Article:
GRANDVIEW, WA – Sue’s daughter, Rhonda, kept assuring us that the time would come when we would smell the grapes. I don’t remember smelling the cherries when they ripened or the apples and peaches. I guess they were overpowered by the outdoorsy fragrance permeating from the goats in the back of the house, and the dairy farm across the road from us.
However, the air tonight has been captured by the grapes. My niece said that when we started having warm days with really cold nights, the grapes would enter their final stage of ripening. In three weeks, harvesting will begin, and Kay and I plan to be there to witness it.
Three weeks ago, Curt (Rhonda’s husband) took us to watch hops being harvested. The experience changed me. I find myself more open to weird stuff. My nephew-in-law told me that there are three methods for harvesting hops. I think the third one involves goats and machetes.
We recently witnessed two techniques. The first involved a meticulous process involving a tractor clipping the vines at the base, and a huge strange-looking vehicle following behind to cut the rope holding the tops of the 16 foot vines and passing them along to two workers standing in the back of a flatbed truck. Then it was off to the factory where the vines were hooked and drawn through a tall, narrow entrance.
In some cases, what happens on the other side of the vine entrance is a secret. There are apparently different ways to enhance the taste and aroma of hops. Both require a massive amount of enhancing. The taste of the flowery fruit is bitter as all get out, and the smell is off-putting. Yet, smart people know how to ferment them so they will taste nutty, peachy, smokey, frosty, flaky... Whatever adjective goes best with taste. (And by the way, “Off-putting” is this week’s favorite word.)
The second harvesting method involved a single behemoth of a machine that cliped, pulled, de-flowered and then shreded the vines, throwing the chopped up stuff back to the soil. It then belched out the hops parts into a truck. Hops looks like a small flowery cone.
Apple picking came next. One of the apple orchards behind our house has been picked. No machines involved here. It took pickers, step ladders, canvas bags and wooden crates. By the way, the term “picker” has taken on a new meaning for me. I don’t care if its peaches, cherries, apples, plums or an angel’s kiss in spring, it takes a talented person to pick fruit and vegetables.
I don’t have space to go into detail here, but, as mentioned in a previous article, I’ve never possessed the stamina and dexterity to be a picker of produce. It’s just hard to believe how fast these men and women can pick, while in the same movement culling the bad stuff. They get paid by the box, and they can pick for hours without missing a step. Watching these experts work will give you a sense of humility each time you visit the produce section of the grocery store.
Speaking of cows, did you know that the dairy farmer across the street sold his house, feed lot, tractors, trucks, barns, cows and milking station? The whole lot, stock and milk can. The family that bought his place didn’t want his cows. For whatever reason they preferred Jerseys over Holsteins. The Holsteins were shipped off one night, and the Jerseys showed up a couple of nights later. The cows get milked three times a day, so they’ve gotta move ‘em at night… and move ‘em fast,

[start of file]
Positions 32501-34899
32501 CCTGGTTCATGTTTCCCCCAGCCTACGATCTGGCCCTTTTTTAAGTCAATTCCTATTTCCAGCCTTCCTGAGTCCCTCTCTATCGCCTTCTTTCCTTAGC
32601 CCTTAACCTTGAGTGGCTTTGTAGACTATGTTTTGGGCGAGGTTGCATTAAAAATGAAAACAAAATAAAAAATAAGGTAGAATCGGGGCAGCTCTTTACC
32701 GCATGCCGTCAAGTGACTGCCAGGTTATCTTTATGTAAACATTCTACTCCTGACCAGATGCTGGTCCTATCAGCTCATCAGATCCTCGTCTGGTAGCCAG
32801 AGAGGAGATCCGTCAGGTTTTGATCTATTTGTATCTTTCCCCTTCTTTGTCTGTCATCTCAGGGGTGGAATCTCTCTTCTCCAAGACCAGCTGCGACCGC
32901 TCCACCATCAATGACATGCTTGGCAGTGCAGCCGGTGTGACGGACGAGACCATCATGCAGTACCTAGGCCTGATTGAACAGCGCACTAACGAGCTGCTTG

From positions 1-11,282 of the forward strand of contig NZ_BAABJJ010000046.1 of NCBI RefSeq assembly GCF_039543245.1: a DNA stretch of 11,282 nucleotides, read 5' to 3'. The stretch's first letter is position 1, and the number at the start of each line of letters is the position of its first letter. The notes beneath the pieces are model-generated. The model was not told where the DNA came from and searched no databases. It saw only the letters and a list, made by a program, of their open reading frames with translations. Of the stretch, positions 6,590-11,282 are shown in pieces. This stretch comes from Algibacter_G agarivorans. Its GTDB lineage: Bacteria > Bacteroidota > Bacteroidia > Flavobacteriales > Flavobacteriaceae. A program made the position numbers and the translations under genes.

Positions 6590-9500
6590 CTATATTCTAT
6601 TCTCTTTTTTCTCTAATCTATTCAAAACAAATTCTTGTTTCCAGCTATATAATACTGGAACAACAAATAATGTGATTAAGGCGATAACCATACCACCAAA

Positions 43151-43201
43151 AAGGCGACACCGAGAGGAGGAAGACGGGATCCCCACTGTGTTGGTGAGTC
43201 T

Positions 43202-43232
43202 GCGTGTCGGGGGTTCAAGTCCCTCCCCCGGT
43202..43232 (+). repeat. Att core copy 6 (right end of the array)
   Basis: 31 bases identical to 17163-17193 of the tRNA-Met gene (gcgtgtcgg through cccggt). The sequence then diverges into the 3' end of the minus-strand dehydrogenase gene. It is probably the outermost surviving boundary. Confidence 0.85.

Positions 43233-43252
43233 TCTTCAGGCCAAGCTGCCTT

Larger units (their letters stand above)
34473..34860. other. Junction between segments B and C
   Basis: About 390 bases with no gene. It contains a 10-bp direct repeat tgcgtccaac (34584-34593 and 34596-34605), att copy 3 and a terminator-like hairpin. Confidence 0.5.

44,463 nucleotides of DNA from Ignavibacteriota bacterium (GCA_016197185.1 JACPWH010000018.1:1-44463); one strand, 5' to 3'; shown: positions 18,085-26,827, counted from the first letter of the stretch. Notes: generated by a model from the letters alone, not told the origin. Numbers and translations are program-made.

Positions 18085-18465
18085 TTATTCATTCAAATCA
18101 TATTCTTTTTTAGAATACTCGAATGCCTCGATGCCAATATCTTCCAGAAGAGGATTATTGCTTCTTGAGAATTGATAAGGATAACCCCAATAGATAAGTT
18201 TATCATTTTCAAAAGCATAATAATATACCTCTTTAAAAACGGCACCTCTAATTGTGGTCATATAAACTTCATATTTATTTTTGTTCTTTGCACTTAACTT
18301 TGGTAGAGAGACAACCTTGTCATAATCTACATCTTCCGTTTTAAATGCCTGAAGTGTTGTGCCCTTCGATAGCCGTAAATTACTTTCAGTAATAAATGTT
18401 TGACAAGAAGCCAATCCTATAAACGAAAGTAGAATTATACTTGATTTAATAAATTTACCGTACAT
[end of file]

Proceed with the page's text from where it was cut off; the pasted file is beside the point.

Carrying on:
I’ve come to prefer the Jerseys, because they seem to smell less worse. Possibly because the new owner keeps them in a stockyard on the far side of the farm. Closer to Bill’s Berry Farm, located next door to the dairy. Bill’s Berry raises peaches, plums, pumpkins, apples, grapes, corn and berries of all denominations.
They also make a mean donut. Apple cider has been the featured donut for the last couple of weeks. Bill and Julie make cake donuts that are as soft as your typical glazed donut, and they taste like the fruit of the week. I’ve had blueberry, apple cider and peach. My girth now appears somewhat larger than when I arrived here.
A weekend or two back, Bill’s BF had its special fall festival. There was bbq, music, fruit picking, and apple slinging. Contestants would put an apple in a bucket strapped to two huge elastic bands; back up several steps and then let go. The target was one of several huge signs out in a field. I think the prize was a bag of donuts. The time I was there, no one came close to scoring a hit. I’m pretty sure I could’ve done it, but I don’t like standing in lines. Apparently, bad apple slingers have patience galore.
At some point after the grape harvest, Bill’s Berry Farm is going to have another festival that will include a corn maze. I’ve talked Kay into entering the maze with me. I’m told that each year they have people who need rescuing from that thing. Not me. I’ve always been good with corn.
At the moment I’m feeling good with grapes. Soon as I can, I’ll let you know about the harvesting process. Curt’s sister said that I could help with her vineyard. She’s handpicking it. This experience will join my on-going list of embarrassing moments. My latest involved me trying to keep the goats out of the garage. – Maybe next time.